Doing that as you want would become a security hole, as the number of attempts would be part of the html, so anyone could change it (you don't need special tools, you can do that with chrome dev tools for example). So with this in mind some malicious user could make a program to have infinite attempts to try a brute force attack.
To avoid this security gap you may use one of the following approaches:
Store the number of attempts in the session. In my opinion this is the easiest way given that you're using Struts2 as your framework.
To get the session in your Struts2 Action you should implement the SessionAware interface.
Also, don't forget to reset the value of the attempts once the user has logged in successfuly.
Some developers don't like using the session so they use a database. This is a better approach than the session in terms of performance, specially if your website has a high number of users.
Another option would be using the cookies or even a hidden parameter in a form but encrypting it's information (the first one is the aproach of the Ruby on Rails framework for example).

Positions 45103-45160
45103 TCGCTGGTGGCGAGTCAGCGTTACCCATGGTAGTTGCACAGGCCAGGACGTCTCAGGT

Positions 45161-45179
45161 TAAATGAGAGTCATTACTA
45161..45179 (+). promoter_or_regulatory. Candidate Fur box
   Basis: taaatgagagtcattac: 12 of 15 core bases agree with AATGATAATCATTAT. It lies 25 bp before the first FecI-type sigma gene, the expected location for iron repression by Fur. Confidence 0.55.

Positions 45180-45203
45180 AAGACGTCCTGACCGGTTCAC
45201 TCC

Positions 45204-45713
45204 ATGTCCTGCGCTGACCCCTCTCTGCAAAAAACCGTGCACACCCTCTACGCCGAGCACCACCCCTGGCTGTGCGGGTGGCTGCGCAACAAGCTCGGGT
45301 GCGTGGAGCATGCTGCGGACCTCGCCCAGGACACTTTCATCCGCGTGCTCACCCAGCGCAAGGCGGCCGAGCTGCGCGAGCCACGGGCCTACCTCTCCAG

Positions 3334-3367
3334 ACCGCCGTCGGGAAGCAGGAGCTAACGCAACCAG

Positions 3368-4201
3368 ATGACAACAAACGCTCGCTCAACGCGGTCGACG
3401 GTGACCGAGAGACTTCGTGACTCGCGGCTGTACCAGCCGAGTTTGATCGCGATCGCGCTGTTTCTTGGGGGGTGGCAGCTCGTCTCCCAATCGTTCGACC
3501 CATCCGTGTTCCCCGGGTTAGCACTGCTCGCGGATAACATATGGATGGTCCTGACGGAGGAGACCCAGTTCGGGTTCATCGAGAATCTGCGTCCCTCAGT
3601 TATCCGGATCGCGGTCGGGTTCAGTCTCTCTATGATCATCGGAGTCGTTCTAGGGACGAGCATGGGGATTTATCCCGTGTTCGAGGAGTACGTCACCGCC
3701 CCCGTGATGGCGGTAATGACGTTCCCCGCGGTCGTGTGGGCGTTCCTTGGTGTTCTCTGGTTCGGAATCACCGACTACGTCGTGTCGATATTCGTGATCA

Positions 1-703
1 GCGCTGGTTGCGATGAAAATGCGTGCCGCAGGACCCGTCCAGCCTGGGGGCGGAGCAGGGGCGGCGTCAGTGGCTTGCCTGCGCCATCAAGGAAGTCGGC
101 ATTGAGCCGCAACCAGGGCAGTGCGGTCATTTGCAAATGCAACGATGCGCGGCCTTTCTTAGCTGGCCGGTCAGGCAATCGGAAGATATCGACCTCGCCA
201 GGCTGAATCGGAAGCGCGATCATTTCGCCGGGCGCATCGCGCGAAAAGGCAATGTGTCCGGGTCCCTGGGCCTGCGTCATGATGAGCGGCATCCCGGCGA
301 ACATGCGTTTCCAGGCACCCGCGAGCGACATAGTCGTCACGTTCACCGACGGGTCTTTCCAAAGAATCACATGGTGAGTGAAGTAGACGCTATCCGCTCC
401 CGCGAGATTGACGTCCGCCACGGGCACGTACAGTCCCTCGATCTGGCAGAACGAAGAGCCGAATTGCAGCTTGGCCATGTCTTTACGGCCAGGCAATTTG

The best choice depends on your project's requirements. In my own opinion you shouldn't use the last option unless you are using some framework or tool that gives support for it.
To chose between the other two options a good indicator would be the amount of users you expect your website will have (if you have few or you're doing a private website the session may be a better aproach. The database is always fine but the development time needed is usually higher and it might be a little more harmful for maintainability).
Of course there are many more solutions for this but I think I have covered the most common.